A widespread method of defrauding current Mexican timeshare owners is to promise to broker the sale of the existing timeshare in exchange for a small commission of approximately 5% to 10%. The scammers’ methods will include sending documents that appear to be legitimate and which appear to contain contractual protections for the seller, satisfaction guarantees, and money-back guarantees. Using common technology such as VOIP (voice over internet protocol), the timeshare resale scammers make it look like they are somebody (or somewhere) that they are not. In some cases, the call is coming from a call center in Mexico, but appears to be coming from a U.S. phone number. In some cases, the caller is actually in the United States but the phone number is fake.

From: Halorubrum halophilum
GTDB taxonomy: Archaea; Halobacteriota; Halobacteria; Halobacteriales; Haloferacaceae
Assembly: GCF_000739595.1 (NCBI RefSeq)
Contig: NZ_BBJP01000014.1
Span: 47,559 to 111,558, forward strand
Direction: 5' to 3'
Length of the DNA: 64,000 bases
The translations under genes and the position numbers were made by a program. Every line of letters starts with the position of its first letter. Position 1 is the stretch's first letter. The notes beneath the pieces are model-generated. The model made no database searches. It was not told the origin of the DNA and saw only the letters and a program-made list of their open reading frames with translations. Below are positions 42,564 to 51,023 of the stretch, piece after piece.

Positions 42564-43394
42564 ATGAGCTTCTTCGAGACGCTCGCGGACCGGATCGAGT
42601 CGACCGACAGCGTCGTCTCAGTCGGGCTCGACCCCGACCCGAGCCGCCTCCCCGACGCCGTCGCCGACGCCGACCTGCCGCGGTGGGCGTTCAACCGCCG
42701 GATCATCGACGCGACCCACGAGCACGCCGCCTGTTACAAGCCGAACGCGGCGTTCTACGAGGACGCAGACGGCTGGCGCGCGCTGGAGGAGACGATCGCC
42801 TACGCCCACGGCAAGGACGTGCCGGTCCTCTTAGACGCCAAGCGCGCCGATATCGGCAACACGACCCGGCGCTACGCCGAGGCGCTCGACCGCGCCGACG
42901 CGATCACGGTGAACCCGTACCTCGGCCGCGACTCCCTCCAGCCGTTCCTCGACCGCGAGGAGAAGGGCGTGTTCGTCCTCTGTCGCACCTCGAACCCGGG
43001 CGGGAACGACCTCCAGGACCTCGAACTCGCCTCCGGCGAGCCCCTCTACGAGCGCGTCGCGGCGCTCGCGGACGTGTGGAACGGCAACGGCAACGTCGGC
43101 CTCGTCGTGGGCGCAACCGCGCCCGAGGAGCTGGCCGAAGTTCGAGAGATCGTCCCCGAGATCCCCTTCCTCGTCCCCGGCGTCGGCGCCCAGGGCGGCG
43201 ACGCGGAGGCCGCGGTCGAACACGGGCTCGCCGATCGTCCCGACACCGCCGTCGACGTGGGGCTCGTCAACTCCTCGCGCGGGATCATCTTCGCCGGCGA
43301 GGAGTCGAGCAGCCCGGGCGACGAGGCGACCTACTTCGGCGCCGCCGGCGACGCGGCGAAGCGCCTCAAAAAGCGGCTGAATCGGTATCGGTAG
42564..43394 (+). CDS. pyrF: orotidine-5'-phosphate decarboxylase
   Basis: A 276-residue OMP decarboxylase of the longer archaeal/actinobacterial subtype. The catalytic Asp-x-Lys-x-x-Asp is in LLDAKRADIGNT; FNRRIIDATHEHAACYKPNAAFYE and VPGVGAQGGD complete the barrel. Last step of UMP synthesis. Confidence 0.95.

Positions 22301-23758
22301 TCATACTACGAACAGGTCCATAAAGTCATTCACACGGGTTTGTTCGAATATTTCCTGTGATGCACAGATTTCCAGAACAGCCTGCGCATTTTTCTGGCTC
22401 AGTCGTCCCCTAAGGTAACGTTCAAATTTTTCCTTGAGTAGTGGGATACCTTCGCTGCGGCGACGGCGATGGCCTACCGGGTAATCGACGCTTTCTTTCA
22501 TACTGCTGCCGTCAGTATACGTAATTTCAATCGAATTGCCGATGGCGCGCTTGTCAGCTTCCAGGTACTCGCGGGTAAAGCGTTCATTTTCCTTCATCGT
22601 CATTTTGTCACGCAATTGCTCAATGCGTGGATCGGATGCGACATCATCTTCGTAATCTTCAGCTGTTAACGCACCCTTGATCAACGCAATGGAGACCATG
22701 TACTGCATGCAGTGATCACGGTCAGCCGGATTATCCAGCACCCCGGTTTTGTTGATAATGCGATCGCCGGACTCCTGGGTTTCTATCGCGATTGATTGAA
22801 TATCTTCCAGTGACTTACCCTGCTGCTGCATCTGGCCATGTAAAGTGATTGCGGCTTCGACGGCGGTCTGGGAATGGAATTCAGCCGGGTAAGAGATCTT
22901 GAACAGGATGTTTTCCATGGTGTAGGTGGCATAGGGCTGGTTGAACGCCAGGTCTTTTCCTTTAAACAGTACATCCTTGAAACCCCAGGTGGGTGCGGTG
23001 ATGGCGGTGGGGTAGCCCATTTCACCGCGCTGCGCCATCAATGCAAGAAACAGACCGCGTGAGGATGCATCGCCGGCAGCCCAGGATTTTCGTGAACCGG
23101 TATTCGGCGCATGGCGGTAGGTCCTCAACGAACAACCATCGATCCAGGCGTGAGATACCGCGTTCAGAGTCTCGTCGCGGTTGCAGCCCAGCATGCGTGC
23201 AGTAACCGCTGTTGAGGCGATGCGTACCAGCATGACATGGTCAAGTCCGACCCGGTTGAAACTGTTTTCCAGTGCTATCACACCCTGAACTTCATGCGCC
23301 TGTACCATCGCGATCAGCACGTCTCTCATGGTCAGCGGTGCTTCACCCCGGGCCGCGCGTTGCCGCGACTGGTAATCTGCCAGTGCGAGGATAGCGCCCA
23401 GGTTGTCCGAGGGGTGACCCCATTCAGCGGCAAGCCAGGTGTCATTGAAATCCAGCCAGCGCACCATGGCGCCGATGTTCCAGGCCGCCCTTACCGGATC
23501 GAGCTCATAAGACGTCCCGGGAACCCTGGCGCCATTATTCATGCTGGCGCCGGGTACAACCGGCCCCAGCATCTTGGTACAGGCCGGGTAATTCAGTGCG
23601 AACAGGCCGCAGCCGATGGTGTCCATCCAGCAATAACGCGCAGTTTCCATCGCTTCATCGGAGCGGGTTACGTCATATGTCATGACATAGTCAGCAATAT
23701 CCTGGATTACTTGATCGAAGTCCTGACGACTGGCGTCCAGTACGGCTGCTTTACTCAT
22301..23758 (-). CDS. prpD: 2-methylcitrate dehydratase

First stage of the scam: “we can sell your timeshare.” Your initial contact is from a company offering to list your timeshare for sale, or claiming that they have a pool of buyers lined up who are looking to buy timeshare similar to yours. If you express interest, they send bogus contracts. You agree to pay a commission or listing fee, having been told that there is no risk.
Second stage: “we have a buyer lined up and we will be ready to close soon.” After letting you believe that there is a buyer ready, the first request for money will come. Often this is a request for you to pay the “listing agent” or broker their commission. Warning: if this money is being wired to a bank account in Mexico, there is almost no chance of ever recovering the money or reversing the wire.
Third stage: “Just one more wire transfer needed.” Once you have sent good money, they will try to extract as much from you for as long as possible. The exact words and claims made by the scammers will vary, but here are typical examples:
- Title search fees
- Advance maintenance fees
- Mexican title transfer fees
- Sales tax
- Mexican real estate taxes
- Capital gains taxes
- Legal fees